Yes, indeed, it is a great day for "The Terror," and well he knows it.

"He looks very well, Martin!" says Barnabas.

"And 'e's better than 'e looks, sir!" nods Martin. "And they're laying thirty to one ag'in you, sir!"

"So much, Martin?"

"Ah, but it'll be backed down a bit afore you get to the post, I reckon, so I got my fifty guineas down on you a good hour ago."

"Why, Martin, do you mean you actually backed me—to win—for fifty guineas?"

"Why, y'see sir," said Martin apologetically, "fifty guineas is all I've got, sir!"

Now at this moment, Barnabas became aware of a very shiny glazed hat, which bobbed along, among other hats of all sorts and shapes, now hidden, now rising again—very like a cock-boat in a heavy sea; and, presently, sure enough, the Bo'sun hove into view, and bringing himself to an anchor, made a leg, touched the brim of his hat, and gripped the hand Barnabas extended.

"Mr. Beverley, sir," said he, "I first of all begs leave to say as, arter Master Horatio his Lordship, it's you as I'd be j'yful to see come into port first, or—as you might say—win this 'ere race. Therefore and wherefore I have laid five guineas on you, sir, by reason o' you being you, and the odds so long. Secondly, sir, I were to give you this here, sir, naming no names, but she says as you'd understand."

Hereupon the Bo'sun took off the glazed hat, inserted a hairy paw, and brought forth a single, red rose.

So Barnabas took the rose, and bowed his head above it, and straightway forgot the throng and bustle about him, and all things else, yea even the great race itself until, feeling a touch upon his arm, he turned to find the Earl of Bamborough beside him.

"He is very pale, Mr. Beverley!" said his Lordship, and, glancing whither he looked, Barnabas saw the Viscount who was already mounted upon his bay horse "Moonraker."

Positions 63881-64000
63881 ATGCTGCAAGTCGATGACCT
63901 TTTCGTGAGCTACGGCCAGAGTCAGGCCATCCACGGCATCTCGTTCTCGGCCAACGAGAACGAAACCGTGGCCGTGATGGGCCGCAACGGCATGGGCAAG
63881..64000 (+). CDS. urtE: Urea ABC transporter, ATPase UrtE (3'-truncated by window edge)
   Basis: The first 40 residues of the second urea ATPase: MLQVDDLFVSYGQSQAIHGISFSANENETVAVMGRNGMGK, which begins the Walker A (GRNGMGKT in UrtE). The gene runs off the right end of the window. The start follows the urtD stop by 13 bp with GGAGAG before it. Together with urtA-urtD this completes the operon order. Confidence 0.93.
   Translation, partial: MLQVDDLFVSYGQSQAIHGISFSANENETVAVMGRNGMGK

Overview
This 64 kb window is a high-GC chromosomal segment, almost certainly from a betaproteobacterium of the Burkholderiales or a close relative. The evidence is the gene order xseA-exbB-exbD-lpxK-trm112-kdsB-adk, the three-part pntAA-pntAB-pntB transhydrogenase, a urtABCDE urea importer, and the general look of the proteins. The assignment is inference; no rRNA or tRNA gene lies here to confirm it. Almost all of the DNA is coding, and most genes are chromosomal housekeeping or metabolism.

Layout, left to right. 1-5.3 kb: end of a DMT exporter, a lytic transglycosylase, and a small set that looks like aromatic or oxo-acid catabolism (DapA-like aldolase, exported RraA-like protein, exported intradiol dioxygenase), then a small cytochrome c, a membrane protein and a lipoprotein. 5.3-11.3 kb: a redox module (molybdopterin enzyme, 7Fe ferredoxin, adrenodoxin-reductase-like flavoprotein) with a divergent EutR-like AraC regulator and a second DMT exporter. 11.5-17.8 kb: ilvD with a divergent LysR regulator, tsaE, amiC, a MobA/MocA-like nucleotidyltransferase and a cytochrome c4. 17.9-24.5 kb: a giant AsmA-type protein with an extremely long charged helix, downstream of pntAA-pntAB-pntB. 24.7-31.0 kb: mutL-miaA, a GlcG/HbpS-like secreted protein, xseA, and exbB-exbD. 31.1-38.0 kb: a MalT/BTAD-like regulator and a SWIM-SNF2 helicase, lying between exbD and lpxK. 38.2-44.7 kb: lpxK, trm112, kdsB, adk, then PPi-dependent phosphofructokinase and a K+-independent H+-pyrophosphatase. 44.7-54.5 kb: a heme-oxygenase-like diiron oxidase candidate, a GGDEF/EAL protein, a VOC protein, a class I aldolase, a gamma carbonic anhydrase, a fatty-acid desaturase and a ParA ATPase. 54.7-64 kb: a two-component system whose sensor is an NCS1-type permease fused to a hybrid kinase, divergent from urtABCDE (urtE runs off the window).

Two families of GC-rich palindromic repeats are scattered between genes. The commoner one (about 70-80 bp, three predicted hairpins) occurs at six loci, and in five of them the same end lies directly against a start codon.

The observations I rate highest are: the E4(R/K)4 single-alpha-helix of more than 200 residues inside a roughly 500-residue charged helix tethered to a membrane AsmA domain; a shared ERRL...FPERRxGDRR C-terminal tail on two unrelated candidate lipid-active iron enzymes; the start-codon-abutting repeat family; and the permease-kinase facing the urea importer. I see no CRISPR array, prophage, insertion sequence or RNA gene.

"Can you tell me, sir," pursued the Earl, "how serious his hurt really is?"

"I know that he was shot, my Lord," Barnabas answered, "and that he received a violent blow upon his wounded arm this morning, but he is very reticent."

Here the Viscount chanced to catch sight of them, and, with his groom at "Moonraker's" head, paced up to them.

"Viscount," said his Lordship, looking up at his son with wise, dark eyes, "your arm is troubling you, I see."

"Indeed, sir, it might be—a great deal worse."

"Still, you will be under a disadvantage, for it will be a punishing race for horse and man."

"Yes, sir."

"And—you will do your best, of course, Horatio?"

"Of course, sir."

"But—Horace, may I ask you to remember—that your father has—only one son?"

"Yes, sir,—and, father, may I tell you that—that thoughtless though he may be, he never forgets that—he is your son!" Saying which the Viscount leaned down from his saddle, with his hand stretched out impulsively, and, this time, his father's clasp was very light and gentle. So the Earl bowed, and turning, walked away.

"He's—deuced Roman, of course, Bev," said the Viscount, staring hard after his father's upright figure, "but there are times when he's—rather more—than human!" And sighing, the Viscount nodded and rode off.

"Only ten minutes more, sir!" said Martin.

"Well, I'm ready, Martin," answered Barnabas, and, setting the rose in his breast very securely, he swung himself lightly into the saddle, and with the old groom at "The Terror's" head, paced slowly out of the paddock towards the starting post.